Pentagon & Congress

Pentagon issues guidance to service members on coronavirus

The Pentagon has released an advisory about how service members can reduce the risk of catching the coronavirus, after the State Department issued a travel advisory to not travel to China where the virus originated.

The Pentagon said Department of Defense personnel who have returned from China in the last two weeks — or have been exposed to someone with the coronavirus and are having symptoms like a fever — should receive medical attention immediately, per recommendations from the Centers for Disease Control and Prevention.

Service members also should not travel while ill and call their doctor’s office or emergency room before they arrive and explain their travel and symptoms, the memo said. The guidance also advised service members to receive a flu vaccine and avoid exposure to the virus by taking standard precautions, like thorough hand washing.

The Pentagon said that commanders of “individually affected geographic commands” will share more specific guidance to those within their command.

Additionally, Secretary of Defense Mark Esper said that the Pentagon is monitoring the spread of the virus and it coordinating with interagency partners to safeguard U.S. troops and their families.

"I approved a directive apprising our forces about precautions they should take, how to recognize the signs and symptoms of the virus," Esper said in a statement Friday. "The Department of Defense continues to work closely with our interagency partners as we monitor the situation and protect our service members and their families, which is my highest priority."

On Friday, the State Department issued a Level 4 travel advisory instructing individuals to not travel to China and the World Health Organization announced that the virus is a global health emergency.

“Those currently in China should consider departing using commercial means,” the State Department said in the advisory. “The Department of State has requested that all non-essential U.S. government personnel defer travel to China in light of the novel coronavirus.”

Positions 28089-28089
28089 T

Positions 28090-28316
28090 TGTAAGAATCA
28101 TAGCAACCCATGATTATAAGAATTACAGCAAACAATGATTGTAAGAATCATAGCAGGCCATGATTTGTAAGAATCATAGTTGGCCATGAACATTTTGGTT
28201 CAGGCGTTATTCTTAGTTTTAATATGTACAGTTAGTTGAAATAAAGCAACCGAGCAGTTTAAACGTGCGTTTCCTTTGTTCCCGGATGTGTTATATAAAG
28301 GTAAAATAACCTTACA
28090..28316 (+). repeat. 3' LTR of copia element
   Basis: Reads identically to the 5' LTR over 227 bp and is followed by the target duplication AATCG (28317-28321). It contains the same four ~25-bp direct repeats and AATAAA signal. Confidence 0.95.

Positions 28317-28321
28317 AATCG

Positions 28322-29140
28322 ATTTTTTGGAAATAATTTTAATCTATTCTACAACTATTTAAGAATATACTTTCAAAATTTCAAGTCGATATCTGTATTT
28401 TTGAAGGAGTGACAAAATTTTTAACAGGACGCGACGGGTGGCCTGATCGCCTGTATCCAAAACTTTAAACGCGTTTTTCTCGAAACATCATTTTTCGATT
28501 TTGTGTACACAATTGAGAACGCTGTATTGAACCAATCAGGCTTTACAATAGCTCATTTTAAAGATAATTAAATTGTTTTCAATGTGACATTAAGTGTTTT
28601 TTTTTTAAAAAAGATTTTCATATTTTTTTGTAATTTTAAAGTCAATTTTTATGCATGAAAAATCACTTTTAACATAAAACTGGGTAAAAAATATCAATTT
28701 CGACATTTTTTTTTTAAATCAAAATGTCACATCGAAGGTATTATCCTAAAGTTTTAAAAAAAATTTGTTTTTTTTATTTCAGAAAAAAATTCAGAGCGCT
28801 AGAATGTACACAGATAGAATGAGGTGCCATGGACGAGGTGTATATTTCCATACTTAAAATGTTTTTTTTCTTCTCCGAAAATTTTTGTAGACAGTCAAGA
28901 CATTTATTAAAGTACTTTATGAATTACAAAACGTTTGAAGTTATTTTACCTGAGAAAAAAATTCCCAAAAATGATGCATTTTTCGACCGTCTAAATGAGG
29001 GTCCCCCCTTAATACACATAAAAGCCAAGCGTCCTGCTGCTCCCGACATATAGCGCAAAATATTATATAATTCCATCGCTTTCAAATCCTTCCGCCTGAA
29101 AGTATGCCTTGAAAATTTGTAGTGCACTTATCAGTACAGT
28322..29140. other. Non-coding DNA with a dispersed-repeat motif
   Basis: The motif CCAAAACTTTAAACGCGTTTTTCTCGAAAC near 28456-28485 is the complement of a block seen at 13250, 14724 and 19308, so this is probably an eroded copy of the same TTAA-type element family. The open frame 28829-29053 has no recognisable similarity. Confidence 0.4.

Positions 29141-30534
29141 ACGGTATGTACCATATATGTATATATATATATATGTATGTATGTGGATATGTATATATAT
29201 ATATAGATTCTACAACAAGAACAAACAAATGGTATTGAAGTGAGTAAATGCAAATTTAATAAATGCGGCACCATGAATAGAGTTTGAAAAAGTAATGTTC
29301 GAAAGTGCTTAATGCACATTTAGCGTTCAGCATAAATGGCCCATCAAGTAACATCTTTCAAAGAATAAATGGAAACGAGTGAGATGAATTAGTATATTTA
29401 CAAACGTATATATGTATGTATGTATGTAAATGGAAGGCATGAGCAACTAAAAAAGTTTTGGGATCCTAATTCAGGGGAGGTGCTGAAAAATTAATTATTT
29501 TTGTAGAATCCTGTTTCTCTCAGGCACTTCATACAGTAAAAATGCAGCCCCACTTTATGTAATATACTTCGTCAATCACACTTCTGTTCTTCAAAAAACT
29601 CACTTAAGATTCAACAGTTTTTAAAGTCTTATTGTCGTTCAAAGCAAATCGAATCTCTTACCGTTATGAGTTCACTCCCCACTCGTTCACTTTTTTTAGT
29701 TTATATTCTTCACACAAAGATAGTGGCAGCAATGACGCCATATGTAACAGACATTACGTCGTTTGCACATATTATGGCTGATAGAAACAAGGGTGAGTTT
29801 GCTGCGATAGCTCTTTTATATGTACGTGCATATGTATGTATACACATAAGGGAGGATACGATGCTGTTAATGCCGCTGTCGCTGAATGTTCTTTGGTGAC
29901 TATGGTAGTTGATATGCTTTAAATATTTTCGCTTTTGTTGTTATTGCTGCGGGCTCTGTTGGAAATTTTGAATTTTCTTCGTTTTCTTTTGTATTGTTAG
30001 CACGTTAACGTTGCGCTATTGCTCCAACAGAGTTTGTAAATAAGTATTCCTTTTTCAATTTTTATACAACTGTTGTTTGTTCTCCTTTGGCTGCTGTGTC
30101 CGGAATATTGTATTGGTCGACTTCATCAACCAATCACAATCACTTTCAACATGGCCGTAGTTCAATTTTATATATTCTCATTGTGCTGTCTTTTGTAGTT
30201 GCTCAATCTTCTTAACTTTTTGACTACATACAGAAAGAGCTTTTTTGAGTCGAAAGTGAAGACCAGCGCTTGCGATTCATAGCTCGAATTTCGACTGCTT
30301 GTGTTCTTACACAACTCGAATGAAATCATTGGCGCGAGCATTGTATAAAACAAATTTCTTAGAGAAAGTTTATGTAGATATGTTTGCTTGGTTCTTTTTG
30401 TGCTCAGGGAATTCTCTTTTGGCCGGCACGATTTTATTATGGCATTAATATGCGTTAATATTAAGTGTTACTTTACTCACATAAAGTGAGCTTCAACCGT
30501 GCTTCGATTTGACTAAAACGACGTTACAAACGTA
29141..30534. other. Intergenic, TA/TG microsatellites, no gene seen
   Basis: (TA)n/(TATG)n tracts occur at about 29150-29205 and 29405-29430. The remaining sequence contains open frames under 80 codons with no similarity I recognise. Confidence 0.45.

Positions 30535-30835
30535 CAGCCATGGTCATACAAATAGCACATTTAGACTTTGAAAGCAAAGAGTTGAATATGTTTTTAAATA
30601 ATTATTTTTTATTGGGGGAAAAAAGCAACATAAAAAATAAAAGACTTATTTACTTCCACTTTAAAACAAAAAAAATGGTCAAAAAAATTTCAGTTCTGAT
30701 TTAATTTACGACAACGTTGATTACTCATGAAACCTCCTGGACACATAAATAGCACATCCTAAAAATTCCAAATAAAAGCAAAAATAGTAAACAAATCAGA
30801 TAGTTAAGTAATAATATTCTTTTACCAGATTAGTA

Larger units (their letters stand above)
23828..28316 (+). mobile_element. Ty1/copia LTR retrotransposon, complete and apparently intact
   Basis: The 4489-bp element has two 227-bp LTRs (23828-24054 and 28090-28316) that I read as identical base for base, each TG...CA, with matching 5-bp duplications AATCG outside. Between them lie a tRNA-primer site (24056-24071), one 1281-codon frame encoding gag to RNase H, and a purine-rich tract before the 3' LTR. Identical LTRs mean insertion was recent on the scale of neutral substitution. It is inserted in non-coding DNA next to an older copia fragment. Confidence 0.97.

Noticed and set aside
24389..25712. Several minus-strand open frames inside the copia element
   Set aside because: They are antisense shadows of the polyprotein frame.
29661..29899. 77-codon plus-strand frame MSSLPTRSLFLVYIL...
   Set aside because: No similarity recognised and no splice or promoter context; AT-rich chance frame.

Nearly 10,000 people have contracted the virus in the past two months, according to the Associated Press. Additionally, there have been more than 200 deaths resulting from the illness.

210 evacuees from Wuhan, China, arrived at March Air Reserve Base in Riverside County, California on Wednesday. The evacuees, who were medically evaluated for the virus and participated in a three-day quarantine, were U.S. State Department employees and their family members.

On Thursday, Sen. Tom Cotton, R-Ark., compared the virus to Chernobyl, the 1986 Russian nuclear disaster.

“This coronavirus is a catastrophe on the scale of Chernobyl for China,” Cotton said. “But actually, it’s probably worse than Chernobyl, which was localized in its effect. The coronavirus could result in a global pandemic.”

U.S. Africa Command commander Army Gen. Stephen Townsend said Thursday he wasn’t aware of any confirmed cases in countries within AFRICOM’s area of operations, but admitted that there are some suspected cases.

“The first report of a suspected case I’ve heard of is in Djibouti, which you would imagine with the significant Chinese presence there,” Townsend told lawmakers on the Senate Armed Services Committee.

China opened a military base in Djibouti in 2017 near Camp Lemonnier where the Combined Joint Task Force – Horn of Africa of the U.S. Africa Command is based.

Townsend and Adm. Craig Faller, Commander of U.S. Southern Command, said the ability for countries to combat the virus varies significantly within their areas of operations.

“I’d be very concerned if we saw this spread,” Faller told lawmakers Thursday.

Meanwhile, U.S. Forces Korea shared a warning on Facebook that a man from Pyeongtaek near Camp Humphreys and Osan Air Base was diagnosed with the virus. More than 28,000 U.S. troops are stationed in South Korea.

The 374th Medical Group based out of Yokota Air Base in Japan also cautioned troops to be on alert for coronavirus symptoms following a reported case in Japan’s Kanagawa prefecture where Yokosuka Naval Base, Naval Air Facility Atsugi and Camp Zama are located.

U.S. Indo-Pacific Command did not immediately respond to a request for comment from Military Times.

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